No. A bankruptcy or consumer proposal will only affect the person filing and will not directly affect the spouse’s credit rating in any way.
Many people believe that when you’re married, or in a common-law relationship, your debts become joint with your spouse. This is simply not the case. Your spouse or partner will only become responsible for the debt if they have co-signed or guaranteed your debt(s). For example, if you took out a loan and your spouse also signed onto it, it is also their loan for the full amount.
If your spouse has a supplementary credit card on your account, pursuant to some cardholder agreements your spouse may be held responsible for the whole amount outstanding if they continue to make purchases with the card. Further, if you have joint debts with your spouse including joint credit cards, loans or lines of credit, your spouse may be responsible for paying the whole balance of that debt if you were to file a consumer proposal or bankruptcy.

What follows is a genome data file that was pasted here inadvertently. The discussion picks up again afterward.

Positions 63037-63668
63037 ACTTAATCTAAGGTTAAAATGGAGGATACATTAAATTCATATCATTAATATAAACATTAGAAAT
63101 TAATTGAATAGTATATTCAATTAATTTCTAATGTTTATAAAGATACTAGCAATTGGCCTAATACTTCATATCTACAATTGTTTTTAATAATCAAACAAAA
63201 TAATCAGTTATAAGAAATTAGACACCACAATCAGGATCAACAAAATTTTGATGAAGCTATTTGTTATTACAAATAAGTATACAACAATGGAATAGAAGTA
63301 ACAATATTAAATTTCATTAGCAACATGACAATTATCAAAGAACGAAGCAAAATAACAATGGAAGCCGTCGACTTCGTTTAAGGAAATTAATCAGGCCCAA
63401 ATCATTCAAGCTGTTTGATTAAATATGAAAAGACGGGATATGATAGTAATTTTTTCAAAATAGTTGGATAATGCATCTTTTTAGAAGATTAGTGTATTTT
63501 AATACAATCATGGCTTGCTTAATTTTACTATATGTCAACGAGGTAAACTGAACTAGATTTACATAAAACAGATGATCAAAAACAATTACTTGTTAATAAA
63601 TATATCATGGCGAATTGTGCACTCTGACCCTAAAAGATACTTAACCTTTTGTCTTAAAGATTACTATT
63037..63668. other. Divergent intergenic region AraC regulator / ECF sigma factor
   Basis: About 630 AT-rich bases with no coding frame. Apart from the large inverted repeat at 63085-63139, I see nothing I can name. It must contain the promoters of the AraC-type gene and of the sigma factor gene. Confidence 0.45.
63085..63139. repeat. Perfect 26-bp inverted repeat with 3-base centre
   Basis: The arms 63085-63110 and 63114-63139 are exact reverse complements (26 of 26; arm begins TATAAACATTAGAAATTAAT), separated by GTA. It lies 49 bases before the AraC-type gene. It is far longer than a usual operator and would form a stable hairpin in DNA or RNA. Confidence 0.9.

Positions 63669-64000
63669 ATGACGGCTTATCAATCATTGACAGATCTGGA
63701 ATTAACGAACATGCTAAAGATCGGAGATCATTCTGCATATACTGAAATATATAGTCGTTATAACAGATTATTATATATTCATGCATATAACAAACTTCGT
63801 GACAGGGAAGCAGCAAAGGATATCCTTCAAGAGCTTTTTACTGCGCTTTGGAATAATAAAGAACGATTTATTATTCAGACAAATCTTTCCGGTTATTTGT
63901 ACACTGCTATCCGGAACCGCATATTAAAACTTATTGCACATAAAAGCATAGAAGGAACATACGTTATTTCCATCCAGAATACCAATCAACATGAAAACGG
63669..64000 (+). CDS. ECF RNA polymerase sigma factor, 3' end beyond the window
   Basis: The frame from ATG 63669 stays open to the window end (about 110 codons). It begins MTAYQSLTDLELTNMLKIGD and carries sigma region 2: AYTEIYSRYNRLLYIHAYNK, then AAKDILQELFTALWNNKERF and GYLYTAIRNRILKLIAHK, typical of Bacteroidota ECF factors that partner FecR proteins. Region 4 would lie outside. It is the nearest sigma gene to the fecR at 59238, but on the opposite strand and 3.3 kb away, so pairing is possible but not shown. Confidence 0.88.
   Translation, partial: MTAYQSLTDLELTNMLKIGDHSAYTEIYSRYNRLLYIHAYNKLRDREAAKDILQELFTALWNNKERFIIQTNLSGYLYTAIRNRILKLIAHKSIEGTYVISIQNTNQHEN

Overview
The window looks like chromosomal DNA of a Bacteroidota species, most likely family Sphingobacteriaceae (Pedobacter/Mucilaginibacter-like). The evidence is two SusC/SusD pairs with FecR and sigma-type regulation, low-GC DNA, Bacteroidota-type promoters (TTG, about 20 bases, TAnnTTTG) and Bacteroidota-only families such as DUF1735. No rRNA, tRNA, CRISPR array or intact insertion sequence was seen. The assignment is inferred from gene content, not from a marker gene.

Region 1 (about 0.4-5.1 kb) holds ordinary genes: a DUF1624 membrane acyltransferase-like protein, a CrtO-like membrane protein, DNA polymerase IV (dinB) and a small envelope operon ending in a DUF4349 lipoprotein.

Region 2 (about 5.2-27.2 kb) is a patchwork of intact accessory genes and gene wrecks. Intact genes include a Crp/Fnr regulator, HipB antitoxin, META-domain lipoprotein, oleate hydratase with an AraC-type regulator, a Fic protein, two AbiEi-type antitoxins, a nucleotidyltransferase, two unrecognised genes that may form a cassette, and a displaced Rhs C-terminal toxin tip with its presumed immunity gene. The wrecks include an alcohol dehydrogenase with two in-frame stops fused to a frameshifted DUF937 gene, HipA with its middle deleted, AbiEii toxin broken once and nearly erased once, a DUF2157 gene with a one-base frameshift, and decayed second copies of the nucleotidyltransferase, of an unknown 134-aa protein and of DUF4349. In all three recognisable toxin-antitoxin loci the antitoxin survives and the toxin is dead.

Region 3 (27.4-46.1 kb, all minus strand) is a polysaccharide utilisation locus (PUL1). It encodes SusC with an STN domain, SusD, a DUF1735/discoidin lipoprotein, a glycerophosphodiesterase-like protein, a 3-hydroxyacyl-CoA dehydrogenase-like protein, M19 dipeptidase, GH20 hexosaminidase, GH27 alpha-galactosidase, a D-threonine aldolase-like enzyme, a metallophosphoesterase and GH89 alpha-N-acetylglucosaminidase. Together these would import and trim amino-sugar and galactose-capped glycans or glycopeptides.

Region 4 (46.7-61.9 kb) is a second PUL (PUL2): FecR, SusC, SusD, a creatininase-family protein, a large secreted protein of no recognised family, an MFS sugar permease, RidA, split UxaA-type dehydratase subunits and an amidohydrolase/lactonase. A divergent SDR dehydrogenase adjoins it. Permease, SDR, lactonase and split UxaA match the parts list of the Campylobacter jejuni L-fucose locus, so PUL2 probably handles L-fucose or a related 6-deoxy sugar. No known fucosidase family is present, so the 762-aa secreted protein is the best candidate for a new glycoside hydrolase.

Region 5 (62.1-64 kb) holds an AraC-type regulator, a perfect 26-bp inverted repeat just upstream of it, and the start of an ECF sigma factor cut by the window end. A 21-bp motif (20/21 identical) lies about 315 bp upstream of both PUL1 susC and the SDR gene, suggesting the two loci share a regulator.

We encourage you to explore your contracts and agreements to determine whether or not your debts are joint with your spouse.
It’s important to keep in mind that there may be an indirect impact on your spouse if you want to jointly apply for credit in the future. Because your credit rating is impacted, a future loan or mortgage may be subject to a higher interest rate.
A Licensed Insolvency Trustee will be able to help you determine if your spouse will be responsible for any of your debt.